Monterey County was a pioneer in establishing public education in California
The first public school in California was in Monterey County. McGhiever / Wikimedia Commons C.C. 4.0 Share-Alike License
The year was 1822 when an already worldly and well-traveled 24-year-old named William Hartnell arrived in Monterey County, via South America. Born in Lancashire, England, and educated in Bremen, Germany, Hartnell picked up Spanish as a bookkeeping clerk with John Begg & Co., an English trading company doing business in Chile. The job paid Hartnell 100 pounds per year—about $18,000 today.
When Hartnell learned about the opportunities available in the north trading in bovine products such as rawhide and tallow, he headed to Alta California, which was then a Mexican colony. Taking the name Don Guillermo Arnel, Hartnell renounced his British citizenship in 1830 and became a Mexican citizen—a move that opened up new business opportunities.
But his real passion was education. He had 19 kids (12 of whom survived to adulthood) with his wife, Maria Teresa de la Guerra. They even adopted five additional kids. It was a power-marriage for Hartnell in more ways than that one. Maria Teresa was the daughter of Don San José de la Guerra, the wealthiest man in Santa Barbara.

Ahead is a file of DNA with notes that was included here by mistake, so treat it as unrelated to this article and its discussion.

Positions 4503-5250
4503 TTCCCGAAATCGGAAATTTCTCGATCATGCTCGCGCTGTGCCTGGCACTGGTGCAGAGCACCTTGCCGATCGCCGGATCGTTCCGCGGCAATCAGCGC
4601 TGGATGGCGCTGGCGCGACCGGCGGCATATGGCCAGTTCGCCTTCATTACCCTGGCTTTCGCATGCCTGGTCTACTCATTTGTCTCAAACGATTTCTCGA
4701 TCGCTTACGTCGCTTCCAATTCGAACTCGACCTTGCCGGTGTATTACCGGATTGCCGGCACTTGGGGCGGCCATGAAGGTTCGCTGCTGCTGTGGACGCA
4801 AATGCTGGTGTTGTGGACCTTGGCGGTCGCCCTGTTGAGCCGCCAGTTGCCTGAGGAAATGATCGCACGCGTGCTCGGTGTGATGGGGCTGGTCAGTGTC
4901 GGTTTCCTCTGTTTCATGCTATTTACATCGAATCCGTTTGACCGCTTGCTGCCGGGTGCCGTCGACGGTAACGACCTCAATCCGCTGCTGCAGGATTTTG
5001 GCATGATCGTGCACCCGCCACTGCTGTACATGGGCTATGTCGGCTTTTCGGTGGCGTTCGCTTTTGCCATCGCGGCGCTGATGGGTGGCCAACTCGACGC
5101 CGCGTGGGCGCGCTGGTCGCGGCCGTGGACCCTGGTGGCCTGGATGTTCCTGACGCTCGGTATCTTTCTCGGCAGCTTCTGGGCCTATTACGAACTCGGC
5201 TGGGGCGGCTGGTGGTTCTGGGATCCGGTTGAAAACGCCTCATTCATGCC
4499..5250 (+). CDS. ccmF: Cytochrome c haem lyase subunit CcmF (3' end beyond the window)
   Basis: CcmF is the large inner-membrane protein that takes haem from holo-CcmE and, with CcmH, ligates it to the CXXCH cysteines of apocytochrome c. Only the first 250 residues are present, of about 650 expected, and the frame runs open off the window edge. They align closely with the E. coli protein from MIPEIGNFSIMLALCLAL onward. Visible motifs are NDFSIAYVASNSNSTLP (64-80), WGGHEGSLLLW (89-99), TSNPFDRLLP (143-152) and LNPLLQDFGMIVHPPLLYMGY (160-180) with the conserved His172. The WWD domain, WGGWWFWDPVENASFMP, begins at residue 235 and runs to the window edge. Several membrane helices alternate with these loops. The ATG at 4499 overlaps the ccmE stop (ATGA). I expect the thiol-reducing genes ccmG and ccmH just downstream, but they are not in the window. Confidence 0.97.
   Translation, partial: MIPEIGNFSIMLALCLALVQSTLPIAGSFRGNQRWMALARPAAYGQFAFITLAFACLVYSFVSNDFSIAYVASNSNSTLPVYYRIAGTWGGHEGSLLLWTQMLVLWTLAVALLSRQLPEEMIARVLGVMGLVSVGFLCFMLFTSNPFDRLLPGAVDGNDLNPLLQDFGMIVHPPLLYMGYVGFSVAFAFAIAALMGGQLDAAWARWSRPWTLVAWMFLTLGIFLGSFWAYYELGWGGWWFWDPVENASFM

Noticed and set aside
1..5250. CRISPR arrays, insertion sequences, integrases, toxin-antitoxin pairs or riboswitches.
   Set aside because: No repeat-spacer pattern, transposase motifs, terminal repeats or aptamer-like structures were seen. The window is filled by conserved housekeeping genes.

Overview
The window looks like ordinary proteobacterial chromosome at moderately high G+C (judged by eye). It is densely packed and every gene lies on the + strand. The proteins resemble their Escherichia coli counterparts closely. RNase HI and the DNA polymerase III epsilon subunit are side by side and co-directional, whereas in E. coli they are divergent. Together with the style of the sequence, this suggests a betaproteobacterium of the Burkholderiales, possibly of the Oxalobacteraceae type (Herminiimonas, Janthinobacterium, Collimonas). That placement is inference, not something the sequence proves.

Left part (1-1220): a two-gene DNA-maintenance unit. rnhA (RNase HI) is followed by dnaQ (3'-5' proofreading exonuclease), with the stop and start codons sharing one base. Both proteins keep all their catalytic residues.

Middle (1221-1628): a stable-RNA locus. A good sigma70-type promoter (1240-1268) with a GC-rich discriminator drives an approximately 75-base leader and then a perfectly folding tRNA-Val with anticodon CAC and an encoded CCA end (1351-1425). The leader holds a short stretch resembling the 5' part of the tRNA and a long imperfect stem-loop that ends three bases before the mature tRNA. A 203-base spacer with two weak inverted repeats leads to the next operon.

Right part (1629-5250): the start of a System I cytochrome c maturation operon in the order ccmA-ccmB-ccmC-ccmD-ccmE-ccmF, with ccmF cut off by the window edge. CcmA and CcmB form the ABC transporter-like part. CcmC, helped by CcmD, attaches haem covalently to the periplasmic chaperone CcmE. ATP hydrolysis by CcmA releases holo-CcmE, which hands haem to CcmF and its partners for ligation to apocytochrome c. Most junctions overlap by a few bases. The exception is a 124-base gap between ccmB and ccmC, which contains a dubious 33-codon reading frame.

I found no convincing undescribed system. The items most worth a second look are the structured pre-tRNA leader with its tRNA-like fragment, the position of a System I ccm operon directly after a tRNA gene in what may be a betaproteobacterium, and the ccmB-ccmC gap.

When being a rancher wasn’t generating the fortune he’d hoped it would, Hartnell wrote to his father-in-law and asked, “What must I do to make a killing?” Don San José advised him to follow his heart—become a teacher.
Hartnell felt inspired. And he believed Monterey was the best place to open his new school, which became the first “public” school in Alta California. That is, the first school not affiliated with a Catholic mission and open to anyone who could afford the $200 per year fee.
Hartnell’s school, sadly, was a financial bust. But his role as a pioneer in California education was immortalized when his name was affixed in 1948 to the former Salinas Junior College, which remains Hartnell College to this day.
It wasn’t until 1849 that California established a statewide public school system, including a requirement for public schools in Article IX of the first state Constitution (the territory would become an official state the following year) at the constitutional convention held in Monterey’s then newly constructed Colton Hall (pictured above). That same building, which today houses a historical museum as well as Monterey’s Community Development Department, housed the first school in the new public school system from 1849 to 1851, and became a school again from 1873 to 1896.
Hartnell moved his short-lived but groundbreaking school from his home in Monterey to Rancho El Alisal, the land granted him by the Mexican government—just outside of what today is the city of Salinas. Today, the Alisal Union School District is the third-largest of Monterey County’s 24 school districts, with 8,750 students, according to numbers from the county’s Office of Education.
With more than 77,300 total public school students in the county, Salinas Union High School District stands as the county’s largest, with 16,257 students among its 12 schools. Monterey Peninsula Unified School District is next with 10,526, but the county also has five districts with fewer than 100 students, all the way down to Graves School District with just 42 in its one K-8 elementary school, which opened in 1980.